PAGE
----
CCLers highlight climate at town halls

People sit on folding chairs looking at a man standing at a podium

Throughout the August congressional recess, CCL volunteers attended town halls like this one with Rep. Mike Flood (R-NE-01). Photo by Hayden Rooney of the Lincoln Journal Star.

During August recess, CCLers highlight climate at town halls

By Flannery Winchester

Citizens’ Climate Lobby volunteers are known for how we fill the halls of Capitol Hill each June — but we don’t stop there. During the August recess, when senators and representatives are working in their state and district offices, CCLers find even more ways to connect. 

During this year’s recess, we focused on attending town halls. Volunteers attended and asked thoughtful questions about climate action in at least 53 events all around the country. With those questions, CCL volunteers made it clear to members of Congress that “climate” isn’t a buzzword or a vague, far-off threat — it’s an issue their constituents at home care deeply about today. Let’s take a look at five of our volunteers’ town hall experiences from the last month.

Climate questions in drought-stricken Colorado

Aaron Hoffman, a volunteer in CCL’s Grand Junction chapter, got the chance to ask Sen. John Hickenlooper (D-CO) a question. He asked, “With your history of bipartisanship, how will you bring members of both parties together to advance more climate solutions?” Sen. Hickenlooper spoke about the importance of asking questions and hearing from multiple perspectives.

Aaron’s question and the Senator’s response were reported on by Colorado News Online and made into a reel shared on social media by the Senator’s office, with the caption: “Climate change is not a partisan issue — it affects Democrats and Republicans. That’s why working together is going to be critical to saving the planet.”

Encouragingly, Aaron wasn’t the only town hall attendee concerned about climate. I’m estimating that 75-80% of the questions at the town hall dealt with climate or drought in one way or another,” Aaron says. “It’s clearly on the minds of Western Colorado!”

One woman and four men stand in a group, smilingMaking an impression in Iowa

A group of volunteers in Iowa attended a town hall held by Rep. Mariannette Miller-Meeks (R-IA-02), who serves as vice-chair of the Conservative Climate Caucus in the House. Pictured at right with the Congresswoman are Eric Johnson, who leads CCL’s Iowa City chapter, Gerry Denning, who serves as the CCL liaison to Rep. Miller-Meeks, Peter Rolnick, and Kieran Ruder.

The group’s participation in the town hall earned a shout out from Rep. Miller-Meeks in a recent appearance on The New Yorker Radio Hour. “I talk to my constituents the same way I talk to you,” she told the radio show host on Aug. 18. “I had a town hall last night in Iowa City […] the Citizens’ Climate Lobby was there. They had several questions. They appreciate the fact that I’ve gone to both COP26, COP27, and I will be going again this year.”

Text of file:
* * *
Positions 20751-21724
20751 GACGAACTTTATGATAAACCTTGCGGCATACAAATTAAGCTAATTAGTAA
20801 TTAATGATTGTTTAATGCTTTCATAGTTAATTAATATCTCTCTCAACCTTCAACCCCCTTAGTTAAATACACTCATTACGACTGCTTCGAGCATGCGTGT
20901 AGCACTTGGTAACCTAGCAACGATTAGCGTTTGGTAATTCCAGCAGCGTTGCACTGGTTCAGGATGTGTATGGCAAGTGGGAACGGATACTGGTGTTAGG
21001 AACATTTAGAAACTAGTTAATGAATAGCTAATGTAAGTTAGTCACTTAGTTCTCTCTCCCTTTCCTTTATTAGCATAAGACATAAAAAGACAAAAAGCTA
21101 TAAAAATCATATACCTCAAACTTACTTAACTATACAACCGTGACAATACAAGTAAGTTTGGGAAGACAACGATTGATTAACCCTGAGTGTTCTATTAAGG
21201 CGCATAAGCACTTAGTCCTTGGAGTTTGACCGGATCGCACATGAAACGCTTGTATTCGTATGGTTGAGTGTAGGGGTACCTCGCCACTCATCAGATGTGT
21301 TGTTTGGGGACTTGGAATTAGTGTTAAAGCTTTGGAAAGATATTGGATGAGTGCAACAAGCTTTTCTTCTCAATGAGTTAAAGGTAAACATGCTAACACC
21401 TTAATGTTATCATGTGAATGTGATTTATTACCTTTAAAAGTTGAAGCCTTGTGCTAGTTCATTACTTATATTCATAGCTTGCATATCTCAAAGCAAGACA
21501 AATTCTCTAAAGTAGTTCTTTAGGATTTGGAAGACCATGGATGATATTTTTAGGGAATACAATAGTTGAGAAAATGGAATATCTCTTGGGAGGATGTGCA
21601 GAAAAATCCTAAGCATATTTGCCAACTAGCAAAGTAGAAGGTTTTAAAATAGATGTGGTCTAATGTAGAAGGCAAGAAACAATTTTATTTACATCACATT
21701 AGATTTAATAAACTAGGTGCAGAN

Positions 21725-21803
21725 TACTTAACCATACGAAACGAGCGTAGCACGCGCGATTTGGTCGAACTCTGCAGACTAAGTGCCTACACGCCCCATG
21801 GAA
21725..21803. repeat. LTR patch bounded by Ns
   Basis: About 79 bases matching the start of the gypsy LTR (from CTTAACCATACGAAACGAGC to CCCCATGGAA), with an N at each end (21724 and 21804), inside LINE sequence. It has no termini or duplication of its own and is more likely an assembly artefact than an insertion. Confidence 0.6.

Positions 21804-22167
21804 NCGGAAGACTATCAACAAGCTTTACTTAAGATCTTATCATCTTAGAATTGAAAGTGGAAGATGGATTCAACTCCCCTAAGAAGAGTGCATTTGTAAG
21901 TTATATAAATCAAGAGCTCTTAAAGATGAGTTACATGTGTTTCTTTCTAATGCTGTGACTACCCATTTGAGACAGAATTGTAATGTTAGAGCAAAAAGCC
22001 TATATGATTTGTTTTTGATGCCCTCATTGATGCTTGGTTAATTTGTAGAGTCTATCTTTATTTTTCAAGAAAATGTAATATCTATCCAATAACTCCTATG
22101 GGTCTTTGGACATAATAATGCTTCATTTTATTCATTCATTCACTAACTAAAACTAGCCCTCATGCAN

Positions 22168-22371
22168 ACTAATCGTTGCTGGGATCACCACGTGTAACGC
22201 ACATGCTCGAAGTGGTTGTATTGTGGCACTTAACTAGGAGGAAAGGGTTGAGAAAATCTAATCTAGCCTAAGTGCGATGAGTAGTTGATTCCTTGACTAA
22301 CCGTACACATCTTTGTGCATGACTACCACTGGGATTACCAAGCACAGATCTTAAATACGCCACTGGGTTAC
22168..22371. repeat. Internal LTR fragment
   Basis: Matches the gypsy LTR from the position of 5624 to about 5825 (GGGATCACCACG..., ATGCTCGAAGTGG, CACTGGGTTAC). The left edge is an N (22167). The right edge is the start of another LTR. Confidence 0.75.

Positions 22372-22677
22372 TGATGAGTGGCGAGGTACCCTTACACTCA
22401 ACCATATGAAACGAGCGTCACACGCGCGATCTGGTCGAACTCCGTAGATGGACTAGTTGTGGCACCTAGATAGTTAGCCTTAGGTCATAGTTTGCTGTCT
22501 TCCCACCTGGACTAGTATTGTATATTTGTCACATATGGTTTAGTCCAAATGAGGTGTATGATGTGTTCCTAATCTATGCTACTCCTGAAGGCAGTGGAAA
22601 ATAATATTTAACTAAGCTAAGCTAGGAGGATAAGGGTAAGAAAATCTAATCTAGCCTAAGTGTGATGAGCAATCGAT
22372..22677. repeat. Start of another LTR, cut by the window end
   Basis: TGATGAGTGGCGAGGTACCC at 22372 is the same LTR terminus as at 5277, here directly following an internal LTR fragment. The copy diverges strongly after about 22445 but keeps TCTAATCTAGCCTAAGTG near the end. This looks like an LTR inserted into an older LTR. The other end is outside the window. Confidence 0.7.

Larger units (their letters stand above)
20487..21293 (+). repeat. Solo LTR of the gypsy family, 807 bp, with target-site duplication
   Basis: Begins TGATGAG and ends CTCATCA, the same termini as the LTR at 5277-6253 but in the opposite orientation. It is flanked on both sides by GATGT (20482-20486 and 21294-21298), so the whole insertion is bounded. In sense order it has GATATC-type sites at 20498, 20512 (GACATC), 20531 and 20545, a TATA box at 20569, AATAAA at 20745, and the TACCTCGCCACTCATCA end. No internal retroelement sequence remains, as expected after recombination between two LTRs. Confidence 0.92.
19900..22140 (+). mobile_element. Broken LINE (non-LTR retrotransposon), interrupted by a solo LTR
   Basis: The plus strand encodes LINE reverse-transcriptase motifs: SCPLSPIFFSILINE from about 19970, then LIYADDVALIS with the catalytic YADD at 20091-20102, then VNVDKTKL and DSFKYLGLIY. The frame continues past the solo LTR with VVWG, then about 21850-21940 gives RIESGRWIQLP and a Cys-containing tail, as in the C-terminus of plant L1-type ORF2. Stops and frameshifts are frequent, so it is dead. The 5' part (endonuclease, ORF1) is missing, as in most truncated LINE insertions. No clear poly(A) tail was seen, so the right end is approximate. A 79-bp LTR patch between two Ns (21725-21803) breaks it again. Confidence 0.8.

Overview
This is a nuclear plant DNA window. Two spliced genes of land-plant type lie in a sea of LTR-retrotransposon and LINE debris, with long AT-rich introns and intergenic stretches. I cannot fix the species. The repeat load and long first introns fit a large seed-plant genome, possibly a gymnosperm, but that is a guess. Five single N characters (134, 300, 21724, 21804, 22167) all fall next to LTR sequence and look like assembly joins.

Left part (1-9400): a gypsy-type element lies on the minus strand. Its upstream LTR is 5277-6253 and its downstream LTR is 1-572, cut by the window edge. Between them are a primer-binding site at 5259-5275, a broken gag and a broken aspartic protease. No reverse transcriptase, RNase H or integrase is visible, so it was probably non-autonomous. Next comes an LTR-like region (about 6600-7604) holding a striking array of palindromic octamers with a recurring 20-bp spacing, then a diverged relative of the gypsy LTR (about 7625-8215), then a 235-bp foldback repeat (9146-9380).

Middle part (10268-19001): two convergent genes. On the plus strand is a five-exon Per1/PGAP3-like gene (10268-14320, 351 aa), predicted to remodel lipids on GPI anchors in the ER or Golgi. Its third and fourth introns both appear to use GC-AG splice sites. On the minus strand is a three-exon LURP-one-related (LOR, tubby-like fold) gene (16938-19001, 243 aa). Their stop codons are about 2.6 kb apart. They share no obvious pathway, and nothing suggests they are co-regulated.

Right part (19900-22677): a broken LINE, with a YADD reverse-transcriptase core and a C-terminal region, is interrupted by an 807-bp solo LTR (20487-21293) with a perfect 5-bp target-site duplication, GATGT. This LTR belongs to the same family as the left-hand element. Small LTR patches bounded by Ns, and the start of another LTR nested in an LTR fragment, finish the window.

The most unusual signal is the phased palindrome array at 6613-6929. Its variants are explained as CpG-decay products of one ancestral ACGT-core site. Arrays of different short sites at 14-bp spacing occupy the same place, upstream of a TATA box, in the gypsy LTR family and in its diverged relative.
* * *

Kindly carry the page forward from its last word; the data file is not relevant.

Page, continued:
Relationships make the difference in Michigan

Michigan volunteers Annis Pratt and Julie Budde were among the CCLers who attended the town hall of Rep. Haley Stevens, a Democrat representing Michigan’s 11th congressional district. “We feel that we have made CCL familiar to and trusted by Rep. Stevens by steady input to her and her staff over the years,” Annis explains, which laid a solid foundation for their participation in the town hall. “She knows me well and insisted that her moderator call on me.”

“There were three or four total climate-related questions, which was great, and two by us!” says Julie Budde. They asked about speeding up the permitting process and about the shortage of critical minerals needed for clean energy technology. Rep. Stevens spoke about the job creation opportunities of the clean energy transition, in addition to emission reductions. “Also, she emphasized the importance of bipartisanship,” Julie adds.

Finding common ground in Louisiana

Laura McColm attended her first ever town hall during the recess. The event, hosted by Rep. Clay Higgins (R-LA-03), took place in a small town near the south of Louisiana. 


Laura asked Rep. Higgins a question about his plans to increase Louisiana’s climate resilience. “It was the only question greeted with derisive laughter,” Laura says, but “he quelled it and answered the question in a straightforward way.” He characterized their state as “perfectly positioned to be a leader in all types of energy down the road.”

Attending the town hall was an encouraging experience, Laura says. “I got to hear him in person and find that we actually do share some common ground. And he — and his base — got to hear a climate question from amongst their ranks, and got to hear his vision for our energy future,” she says. “I call it a win.”

Dairy farmer Paul Fouts, CCLer Nancy Jacobson, Rep. Molinaro, CCLer Tom Hirasuna

Making connections on a New York farm

It’s worth noting some in-district efforts with members of Congress don’t take the form of traditional town halls. Some CCL chapters in New York helped arrange for Rep. Marc Molinaro (R-NY-19) to take a farm tour of Kathie Arnold’s Twin Oaks Organic Dairy in Truxton, New York. 

Larry Klotz, who serves as the CCL liaison to Rep. Molinaro, told CCL staff, “I know you asked for pictures of town halls — this is what they look like in the country.”

Thanks to all of our volunteers who took the time to thoughtfully engage their members of Congress and their communities at events throughout August! Every climate question builds more political will for lawmakers on both sides of the aisle to act.

Interested in attending a future town hall or lobbying your member of Congress for climate action? Find your local CCL chapter and join today.